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“Virtual Manipulatives” And Interactive Math And Science

By Sean Cavanagh — March 25, 2009 1 min read

Teachers often use manipulatives—boxes, shapes, figures and games—which students can handle during in-class activities to explain math and science concepts. A colleague of mine forwarded me a link to a site that offers teachers interactive math and science resources and Web-based “virtual manipulatives,” which seeks to help educators build student understanding.

In addition to housing interactive tests and features that allow students to manipulate shapes, the site offers general suggestions on teaching for math and science educators. The entries include tips on how teachers can use popular games to explain math (“The Math in Video Games”) and the possible uses of technology (“Using Google Earth in Science and Math”).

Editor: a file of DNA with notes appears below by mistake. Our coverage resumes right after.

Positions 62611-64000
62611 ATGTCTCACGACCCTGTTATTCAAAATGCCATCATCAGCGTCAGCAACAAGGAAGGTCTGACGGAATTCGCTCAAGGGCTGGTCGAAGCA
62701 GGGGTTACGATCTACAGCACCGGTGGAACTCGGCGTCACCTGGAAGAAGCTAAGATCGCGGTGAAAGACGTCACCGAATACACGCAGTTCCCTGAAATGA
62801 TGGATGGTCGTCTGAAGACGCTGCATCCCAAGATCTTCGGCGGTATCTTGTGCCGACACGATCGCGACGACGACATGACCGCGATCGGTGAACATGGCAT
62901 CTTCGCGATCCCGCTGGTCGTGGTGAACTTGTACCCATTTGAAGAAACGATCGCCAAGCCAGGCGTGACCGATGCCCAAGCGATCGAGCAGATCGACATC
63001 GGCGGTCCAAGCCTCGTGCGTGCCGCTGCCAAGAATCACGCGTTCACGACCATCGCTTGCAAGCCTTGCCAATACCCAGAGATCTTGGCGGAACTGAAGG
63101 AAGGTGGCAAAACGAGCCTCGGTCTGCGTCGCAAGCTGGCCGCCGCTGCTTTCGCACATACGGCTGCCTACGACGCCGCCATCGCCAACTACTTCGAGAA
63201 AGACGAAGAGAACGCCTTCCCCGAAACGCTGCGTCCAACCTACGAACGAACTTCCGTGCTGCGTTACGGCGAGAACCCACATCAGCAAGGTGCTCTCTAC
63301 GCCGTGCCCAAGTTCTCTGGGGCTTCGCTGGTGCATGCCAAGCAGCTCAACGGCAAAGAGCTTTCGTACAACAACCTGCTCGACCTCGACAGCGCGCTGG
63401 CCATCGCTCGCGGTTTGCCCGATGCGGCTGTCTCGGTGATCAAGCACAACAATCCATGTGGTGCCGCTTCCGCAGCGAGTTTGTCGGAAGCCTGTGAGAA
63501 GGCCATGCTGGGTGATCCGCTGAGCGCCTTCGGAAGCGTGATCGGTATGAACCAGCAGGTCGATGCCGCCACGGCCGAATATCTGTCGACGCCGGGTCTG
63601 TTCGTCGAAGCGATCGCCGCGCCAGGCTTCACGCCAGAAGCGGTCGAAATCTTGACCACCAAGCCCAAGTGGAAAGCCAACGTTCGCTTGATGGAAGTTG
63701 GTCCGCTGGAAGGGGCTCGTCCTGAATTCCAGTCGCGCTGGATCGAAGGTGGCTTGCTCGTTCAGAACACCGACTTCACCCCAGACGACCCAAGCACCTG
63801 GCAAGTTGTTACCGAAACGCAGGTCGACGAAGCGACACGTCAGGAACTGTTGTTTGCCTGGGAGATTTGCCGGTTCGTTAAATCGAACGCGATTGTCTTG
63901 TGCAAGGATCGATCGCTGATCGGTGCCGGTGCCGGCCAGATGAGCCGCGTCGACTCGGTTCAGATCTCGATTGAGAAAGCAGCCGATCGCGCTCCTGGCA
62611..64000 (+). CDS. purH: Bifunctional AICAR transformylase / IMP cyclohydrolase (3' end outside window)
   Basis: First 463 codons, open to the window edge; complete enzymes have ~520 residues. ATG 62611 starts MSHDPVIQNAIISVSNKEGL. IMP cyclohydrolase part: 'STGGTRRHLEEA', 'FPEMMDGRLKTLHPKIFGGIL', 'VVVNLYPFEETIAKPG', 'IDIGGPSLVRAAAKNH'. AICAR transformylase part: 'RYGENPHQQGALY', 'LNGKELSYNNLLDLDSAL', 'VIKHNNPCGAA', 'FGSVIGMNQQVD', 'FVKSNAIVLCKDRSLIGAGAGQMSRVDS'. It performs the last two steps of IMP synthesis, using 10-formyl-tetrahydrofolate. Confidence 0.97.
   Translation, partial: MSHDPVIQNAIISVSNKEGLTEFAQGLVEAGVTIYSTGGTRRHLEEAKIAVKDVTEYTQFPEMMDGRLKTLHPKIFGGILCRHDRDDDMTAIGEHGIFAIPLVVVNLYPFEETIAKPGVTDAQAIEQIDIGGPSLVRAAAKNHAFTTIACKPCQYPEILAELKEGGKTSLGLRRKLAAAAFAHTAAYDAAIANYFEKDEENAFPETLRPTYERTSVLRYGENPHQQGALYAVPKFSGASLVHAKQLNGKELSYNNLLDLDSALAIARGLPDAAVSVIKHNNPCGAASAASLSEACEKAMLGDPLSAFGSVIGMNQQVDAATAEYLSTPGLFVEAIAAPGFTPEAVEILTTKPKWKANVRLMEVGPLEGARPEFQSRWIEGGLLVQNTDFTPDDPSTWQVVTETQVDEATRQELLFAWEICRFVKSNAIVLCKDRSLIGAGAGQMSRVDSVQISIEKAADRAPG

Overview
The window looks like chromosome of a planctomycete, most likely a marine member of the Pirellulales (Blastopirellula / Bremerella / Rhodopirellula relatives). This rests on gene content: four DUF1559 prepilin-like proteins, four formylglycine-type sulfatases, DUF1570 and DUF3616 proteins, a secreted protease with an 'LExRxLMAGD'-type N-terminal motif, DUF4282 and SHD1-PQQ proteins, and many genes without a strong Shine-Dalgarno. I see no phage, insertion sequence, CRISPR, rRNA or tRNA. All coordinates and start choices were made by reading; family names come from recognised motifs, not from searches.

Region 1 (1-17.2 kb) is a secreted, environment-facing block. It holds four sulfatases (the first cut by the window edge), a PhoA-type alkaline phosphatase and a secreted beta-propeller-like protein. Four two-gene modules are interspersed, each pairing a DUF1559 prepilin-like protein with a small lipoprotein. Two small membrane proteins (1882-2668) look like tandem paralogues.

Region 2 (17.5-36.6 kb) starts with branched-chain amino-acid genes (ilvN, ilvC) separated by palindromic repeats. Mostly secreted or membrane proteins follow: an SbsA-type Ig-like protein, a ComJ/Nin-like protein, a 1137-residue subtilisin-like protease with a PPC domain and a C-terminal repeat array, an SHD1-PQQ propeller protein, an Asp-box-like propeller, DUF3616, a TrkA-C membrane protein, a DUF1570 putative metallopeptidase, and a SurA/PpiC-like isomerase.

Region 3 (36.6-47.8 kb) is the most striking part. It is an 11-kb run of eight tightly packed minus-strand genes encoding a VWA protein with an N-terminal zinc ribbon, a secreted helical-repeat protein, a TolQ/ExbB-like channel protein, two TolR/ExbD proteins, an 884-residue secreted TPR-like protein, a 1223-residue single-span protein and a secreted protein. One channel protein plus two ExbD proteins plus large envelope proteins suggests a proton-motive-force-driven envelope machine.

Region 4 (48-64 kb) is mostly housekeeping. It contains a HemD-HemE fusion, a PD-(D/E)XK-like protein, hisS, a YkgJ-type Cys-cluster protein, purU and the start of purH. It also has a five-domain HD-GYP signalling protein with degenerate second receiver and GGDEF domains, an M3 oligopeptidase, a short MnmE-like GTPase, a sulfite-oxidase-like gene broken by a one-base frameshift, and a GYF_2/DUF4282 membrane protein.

For the math and science teachers out there: How useful do you find Web-based resources in your classes? How often do you get new ideas from these sorts of sites? Do you have the time—not to mention the computer resources—to have your students make use of Web resources like this one?

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A version of this news article first appeared in the Curriculum Matters blog.